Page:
Pages 449-450, transcribed by Carolyn Ward from History of Butler County, Kansas by Vol. P. Mooney. Standard Publishing Company, Lawrence, Kan.: 1916. ill.; 894 pgs.


  HISTORY OF BUTLER COUNTY 449 cont'd

J. D. Morley, a Butler county pioneer and prominent farmer and stockman, of El Dorado township, is a native of New York. He was born in Wayne county, in 1845, and is a son of Oliver and Laura (Fassett) Morley, the former a native of Boston, Mass., and the latter of Jefferson county, New York, and both descendants of old American families. The father came with his parents from Massachusetts to New York when he was a child. The parents of J. D. Morley both spent their lives in New York State.

J. D. Morley was reared in the State of New York and received a good common school education. In 1870 he came west, as he beleived[sic] there were better opportunities for a young man in a new and undeveloped country. After coming to Kansas, he spent about two years in


450 HISTORY OF BUTLER COUNTY  

Greenwood county when he returned to New York State and remained there until 1876. Like many others in the early days, he had seen Kansas and had breathed its pure free air, and was unable to remain away from the State of opportunity. Accordingly, in 1876, he returned to this State, this time settling in Butler county. He bought 160 acres of land in El Dorado township, and has added to his original holdings and now owns 480 acres which constitutes one of the valuable farms of Butler county. His place is located a few miles north of El Dorado, which is one of the ideal spots of the county. Since coming to Kansas and locating here Mr. Morley has been successfully engaged in farming and stock raising and is one of the representative and substantial men of Butler county.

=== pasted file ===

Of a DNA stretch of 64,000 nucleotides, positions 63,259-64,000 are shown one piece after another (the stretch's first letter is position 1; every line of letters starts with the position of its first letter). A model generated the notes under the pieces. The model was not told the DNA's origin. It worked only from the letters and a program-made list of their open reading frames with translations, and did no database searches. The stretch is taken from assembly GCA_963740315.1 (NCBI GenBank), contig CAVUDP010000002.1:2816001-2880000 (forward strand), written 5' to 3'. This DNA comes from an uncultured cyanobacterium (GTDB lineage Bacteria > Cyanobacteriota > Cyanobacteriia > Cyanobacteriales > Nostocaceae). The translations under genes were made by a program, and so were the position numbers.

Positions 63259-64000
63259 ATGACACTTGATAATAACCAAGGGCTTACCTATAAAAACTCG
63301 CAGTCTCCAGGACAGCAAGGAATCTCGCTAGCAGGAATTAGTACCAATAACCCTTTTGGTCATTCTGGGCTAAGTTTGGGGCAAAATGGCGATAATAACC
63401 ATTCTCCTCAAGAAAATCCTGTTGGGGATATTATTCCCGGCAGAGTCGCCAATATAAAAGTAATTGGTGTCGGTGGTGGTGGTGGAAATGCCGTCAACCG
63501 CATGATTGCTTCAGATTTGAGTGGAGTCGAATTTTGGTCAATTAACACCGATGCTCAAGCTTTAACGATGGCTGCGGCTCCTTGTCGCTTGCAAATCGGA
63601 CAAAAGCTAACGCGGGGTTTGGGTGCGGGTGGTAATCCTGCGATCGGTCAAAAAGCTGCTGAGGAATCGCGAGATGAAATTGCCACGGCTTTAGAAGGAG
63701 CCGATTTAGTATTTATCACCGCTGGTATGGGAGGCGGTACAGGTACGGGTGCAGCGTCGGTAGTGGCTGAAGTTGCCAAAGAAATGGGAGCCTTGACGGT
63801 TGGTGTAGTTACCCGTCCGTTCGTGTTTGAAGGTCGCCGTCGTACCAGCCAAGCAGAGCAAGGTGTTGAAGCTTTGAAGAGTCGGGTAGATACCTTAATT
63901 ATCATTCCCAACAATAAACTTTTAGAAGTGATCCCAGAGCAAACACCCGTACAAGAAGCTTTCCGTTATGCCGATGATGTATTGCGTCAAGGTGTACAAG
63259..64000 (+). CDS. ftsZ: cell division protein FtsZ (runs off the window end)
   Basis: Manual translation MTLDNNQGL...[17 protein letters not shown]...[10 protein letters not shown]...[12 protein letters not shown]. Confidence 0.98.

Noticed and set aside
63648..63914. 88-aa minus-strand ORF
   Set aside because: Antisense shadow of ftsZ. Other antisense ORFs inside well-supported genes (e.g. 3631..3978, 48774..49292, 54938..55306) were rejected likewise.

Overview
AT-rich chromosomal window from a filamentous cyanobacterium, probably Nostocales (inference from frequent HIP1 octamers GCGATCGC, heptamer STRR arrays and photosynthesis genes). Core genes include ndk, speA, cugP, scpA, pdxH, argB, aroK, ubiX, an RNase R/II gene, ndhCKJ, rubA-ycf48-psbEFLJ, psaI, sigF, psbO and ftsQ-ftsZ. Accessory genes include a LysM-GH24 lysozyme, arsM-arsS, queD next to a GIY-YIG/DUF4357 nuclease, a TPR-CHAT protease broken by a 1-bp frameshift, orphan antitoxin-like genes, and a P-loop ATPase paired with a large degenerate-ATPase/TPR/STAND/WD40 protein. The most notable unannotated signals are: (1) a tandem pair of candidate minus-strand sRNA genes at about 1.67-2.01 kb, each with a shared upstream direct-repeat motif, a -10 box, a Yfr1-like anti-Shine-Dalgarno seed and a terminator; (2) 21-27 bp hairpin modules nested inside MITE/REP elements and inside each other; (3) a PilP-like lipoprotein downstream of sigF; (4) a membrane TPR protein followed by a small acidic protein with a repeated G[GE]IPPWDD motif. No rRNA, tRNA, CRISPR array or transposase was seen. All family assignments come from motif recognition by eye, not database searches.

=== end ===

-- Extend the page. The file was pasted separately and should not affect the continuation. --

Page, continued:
Mr. Morley was married in 1878, to Miss Fannie Dix, of Butler county, and they have two children: Oliver, who is associated with his father on the farm, is married and lives in a commodious modern residence across the road from the old home; and Laura Eugenia resides at home.

During his many years of residence in Butler county, Mr. Morley has become widely and favorably known and has many friends. He belongs to that genial, wholesouled type of men who not only make friends but keep them.


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Pages 449-450, transcribed by Carolyn Ward from History of Butler County, Kansas by Vol. P. Mooney. Standard Publishing Company, Lawrence, Kan.: 1916. ill.; 894 pgs.


Tom & Carolyn Ward
Columbus, KS

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